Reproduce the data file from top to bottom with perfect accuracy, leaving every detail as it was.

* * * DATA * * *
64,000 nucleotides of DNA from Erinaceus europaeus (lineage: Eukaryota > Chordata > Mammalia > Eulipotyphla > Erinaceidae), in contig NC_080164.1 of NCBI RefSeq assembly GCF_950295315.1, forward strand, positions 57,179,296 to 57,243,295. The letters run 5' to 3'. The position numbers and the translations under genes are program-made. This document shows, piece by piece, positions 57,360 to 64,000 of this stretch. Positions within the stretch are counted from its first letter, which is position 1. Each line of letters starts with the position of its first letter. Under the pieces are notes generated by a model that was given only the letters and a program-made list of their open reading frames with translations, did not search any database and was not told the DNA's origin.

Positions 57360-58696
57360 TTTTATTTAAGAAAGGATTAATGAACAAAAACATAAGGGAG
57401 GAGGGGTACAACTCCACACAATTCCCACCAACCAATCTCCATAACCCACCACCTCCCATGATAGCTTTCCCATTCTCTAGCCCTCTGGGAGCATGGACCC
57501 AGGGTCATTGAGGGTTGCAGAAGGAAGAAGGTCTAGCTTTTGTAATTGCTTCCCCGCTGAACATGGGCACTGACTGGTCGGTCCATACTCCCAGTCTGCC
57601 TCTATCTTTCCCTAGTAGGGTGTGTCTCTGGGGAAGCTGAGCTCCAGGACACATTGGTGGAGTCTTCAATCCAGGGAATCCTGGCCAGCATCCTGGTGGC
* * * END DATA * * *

64,000 nucleotides of DNA from Erinaceus europaeus (lineage: Eukaryota > Chordata > Mammalia > Eulipotyphla > Erinaceidae), in contig NC_080164.1 of NCBI RefSeq assembly GCF_950295315.1, forward strand, positions 57,179,296 to 57,243,295. The letters run 5' to 3'. The position numbers and the translations under genes are program-made. This document shows, piece by piece, positions 57,360 to 64,000 of this stretch. Positions within the stretch are counted from its first letter, which is position 1. Each line of letters starts with the position of its first letter. Under the pieces are notes generated by a model that was given only the letters and a program-made list of their open reading frames with translations, did not search any database and was not told the DNA's origin.

Positions 57360-58696
57360 TTTTATTTAAGAAAGGATTAATGAACAAAAACATAAGGGAG
57401 GAGGGGTACAACTCCACACAATTCCCACCAACCAATCTCCATAACCCACCACCTCCCATGATAGCTTTCCCATTCTCTAGCCCTCTGGGAGCATGGACCC
57501 AGGGTCATTGAGGGTTGCAGAAGGAAGAAGGTCTAGCTTTTGTAATTGCTTCCCCGCTGAACATGGGCACTGACTGGTCGGTCCATACTCCCAGTCTGCC
57601 TCTATCTTTCCCTAGTAGGGTGTGTCTCTGGGGAAGCTGAGCTCCAGGACACATTGGTGGAGTCTTCAATCCAGGGAATCCTGGCCAGCATCCTGGTGGC